Reader Correspondence: September 2021


Larry Anglisano’s First Word commentary in the August 2021 issue of Aviation Consumer hits very close to home. I’m a 2004 Cirrus SR22 owner who has spent about half of the last 12 months AOG due to parts availability problems.

I had tried the SureFly magneto replacement at the last annual inspection, and it worked for about 25 hours until it no longer fired on cylinder number three. I ended up pulling it after tech support was unable to figure out the issue. 

Subsequently, I’ve had three AOG events with overhauled magnetos. Each time, a new magneto couldn’t be purchased at any price, so the same mag had to be sent back to the overhaul shop to be repaired. It would come back and work for 10 to 20 hours then have to go back, and each time it took six weeks.  

The shop never figured out what was going on and has replaced everything inside, keeping only the case. I’m still waiting with bated breath for the next time it fails, and I’ve added a mag check at shutdown so I at least know if my plane is AOG before I plan a trip.

Additionally, I just finished my annual inspection where a 1/4-inch crack was found on the lower gusset plate of my nosegear strut assembly. Cirrus has a Service Bulletin and guidance in the aircraft maintenance manual for cracks in this assembly, and what the allowances are. However, no cracks whatsoever are allowed on the bottom gusset. 

My estimate from the mechanic and Cirrus’ parts department for a new replacement was mid-September—a three-month wait!  Ultimately, I scoured the internet, called people from old forum posts, looked on eBay and at salvage yards. I was able to find someone on the COPA forums that had a used one available and had it shipped to me. It didn’t come with an airworthiness disposition tag, so my A&P/IA inspected and installed it. The secondary market saved me from losing the ability to fly my Cirrus for the entire summer.

Thanks for taking this topic on in an upcoming issue. I really believe this is the most pressing issue for aircraft owners at the moment (though the insurance market sure is giving it a run for its money).

William Dillon – via email

We’ve been getting these kinds of notes and calls from owners on a fairly regular basis and like the parts shortages and high demand in other markets, the problem seems to be worsening.

As a reminder, we’re preparing a field report on the problem and what it means for prices of engines, accessories and consumables in an upcoming issue of Aviation Consumer. We want to know what problems you’ve been having when it comes to sourcing components and scheduling service.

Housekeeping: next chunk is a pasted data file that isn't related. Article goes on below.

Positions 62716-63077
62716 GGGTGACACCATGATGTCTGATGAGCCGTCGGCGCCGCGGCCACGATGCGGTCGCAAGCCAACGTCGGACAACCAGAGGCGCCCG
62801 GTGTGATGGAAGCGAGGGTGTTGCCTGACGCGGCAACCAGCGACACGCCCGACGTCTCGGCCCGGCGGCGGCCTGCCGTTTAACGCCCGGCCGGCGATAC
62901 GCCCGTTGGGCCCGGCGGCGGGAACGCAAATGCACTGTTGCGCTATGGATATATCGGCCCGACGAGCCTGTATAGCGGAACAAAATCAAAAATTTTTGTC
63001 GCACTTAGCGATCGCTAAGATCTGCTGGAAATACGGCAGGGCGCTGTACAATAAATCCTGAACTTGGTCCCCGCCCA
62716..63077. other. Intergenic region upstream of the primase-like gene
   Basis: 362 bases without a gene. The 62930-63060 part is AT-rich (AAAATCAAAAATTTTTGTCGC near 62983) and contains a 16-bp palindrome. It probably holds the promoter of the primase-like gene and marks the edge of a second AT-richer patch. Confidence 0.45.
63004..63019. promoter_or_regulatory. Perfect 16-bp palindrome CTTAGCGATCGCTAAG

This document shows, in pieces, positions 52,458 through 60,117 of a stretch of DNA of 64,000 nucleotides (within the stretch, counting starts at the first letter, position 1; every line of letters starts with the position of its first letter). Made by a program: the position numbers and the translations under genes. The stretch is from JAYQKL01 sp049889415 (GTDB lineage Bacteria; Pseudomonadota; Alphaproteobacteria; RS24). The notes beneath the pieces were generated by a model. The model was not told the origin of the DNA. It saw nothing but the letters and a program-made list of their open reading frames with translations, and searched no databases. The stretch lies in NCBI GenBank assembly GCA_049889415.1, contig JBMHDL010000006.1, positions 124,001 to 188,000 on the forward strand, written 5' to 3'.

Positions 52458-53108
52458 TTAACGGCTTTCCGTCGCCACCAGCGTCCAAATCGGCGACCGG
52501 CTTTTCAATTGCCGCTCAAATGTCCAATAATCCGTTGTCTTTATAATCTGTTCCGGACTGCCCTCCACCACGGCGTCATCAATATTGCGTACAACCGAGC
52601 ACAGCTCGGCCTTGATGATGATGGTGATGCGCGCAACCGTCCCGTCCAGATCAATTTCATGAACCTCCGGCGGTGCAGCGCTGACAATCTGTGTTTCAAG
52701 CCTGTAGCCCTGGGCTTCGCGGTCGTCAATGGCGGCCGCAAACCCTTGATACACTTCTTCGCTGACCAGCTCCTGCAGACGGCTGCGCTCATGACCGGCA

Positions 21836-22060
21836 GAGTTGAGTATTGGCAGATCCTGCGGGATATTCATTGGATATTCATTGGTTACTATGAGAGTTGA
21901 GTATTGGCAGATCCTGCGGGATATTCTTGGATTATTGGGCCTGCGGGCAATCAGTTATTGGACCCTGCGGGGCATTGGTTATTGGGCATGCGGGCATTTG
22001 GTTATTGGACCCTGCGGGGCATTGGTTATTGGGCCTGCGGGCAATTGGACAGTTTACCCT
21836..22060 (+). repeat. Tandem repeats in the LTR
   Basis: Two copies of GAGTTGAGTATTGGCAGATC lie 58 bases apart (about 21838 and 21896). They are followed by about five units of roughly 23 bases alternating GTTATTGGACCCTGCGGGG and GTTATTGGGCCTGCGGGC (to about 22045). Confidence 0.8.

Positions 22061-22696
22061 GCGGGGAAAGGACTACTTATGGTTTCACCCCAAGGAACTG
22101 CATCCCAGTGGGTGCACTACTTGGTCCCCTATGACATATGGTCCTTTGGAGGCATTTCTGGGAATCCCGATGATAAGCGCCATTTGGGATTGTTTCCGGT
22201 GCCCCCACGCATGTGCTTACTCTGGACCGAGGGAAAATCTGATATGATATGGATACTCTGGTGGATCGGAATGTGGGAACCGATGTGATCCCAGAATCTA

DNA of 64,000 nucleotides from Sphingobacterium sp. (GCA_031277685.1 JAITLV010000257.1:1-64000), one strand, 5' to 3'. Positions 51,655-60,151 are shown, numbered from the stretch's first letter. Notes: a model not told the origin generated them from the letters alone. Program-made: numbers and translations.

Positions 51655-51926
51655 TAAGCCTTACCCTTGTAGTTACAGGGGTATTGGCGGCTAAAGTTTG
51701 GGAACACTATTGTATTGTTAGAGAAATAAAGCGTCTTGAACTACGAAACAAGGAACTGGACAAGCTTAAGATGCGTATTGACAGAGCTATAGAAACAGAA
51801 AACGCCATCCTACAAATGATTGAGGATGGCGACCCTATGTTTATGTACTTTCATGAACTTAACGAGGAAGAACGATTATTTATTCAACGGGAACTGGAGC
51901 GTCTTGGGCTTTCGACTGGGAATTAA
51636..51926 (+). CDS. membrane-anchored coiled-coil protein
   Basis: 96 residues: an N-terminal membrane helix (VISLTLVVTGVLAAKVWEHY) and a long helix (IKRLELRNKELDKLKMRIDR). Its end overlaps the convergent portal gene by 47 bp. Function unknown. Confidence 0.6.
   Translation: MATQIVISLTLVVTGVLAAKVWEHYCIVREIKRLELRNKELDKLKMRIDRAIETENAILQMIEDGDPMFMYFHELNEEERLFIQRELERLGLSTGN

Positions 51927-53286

Excellent article on weather radars in the August 2021 issue of Aviation Consumer. I was one of those owners of a broken King RDR2000 you guys were talking about and after spending a few grand on its repair a few years ago, I elected to yank it from my Beech Baron when it failed again. While doing an ADS-B upgrade, I had my shop install a new Garmin GWX system.

Turns out I had buyer’s remorse the first time I flew the airplane around some ugly weather last spring. The portable ADS-B-sourced  weather picture on my iPad was ten times better than the Garmin system I had just spend over $20,000 for. It wasn’t until a paint shop spotted what it thought was a neglected radome when I brought it over for an estimate for a paint job did I ask my shop to take a look. It confirmed what the avionics shop should have: The radome needed overhaul.

The long story short is that after overhauling the radome, the radar works flawlessly. It wasn’t a cheap repair, and if I knew I would be into the whole system for as much as I am I might not have upgraded. Still, your article offers valuable advice to go all in, or not at all.

Matt Pruett – via email

Editor in Chief Larry Anglisano has been a staple at Aviation Consumer since 1995. An active land, sea and glider pilot, Larry has over 30 years’ experience as an avionics repairman and flight test pilot. He’s the editorial director overseeing sister publications Aviation Safety magazine, IFR magazine and is a regular contributor to KITPLANES magazine with his Avionics Bootcamp column.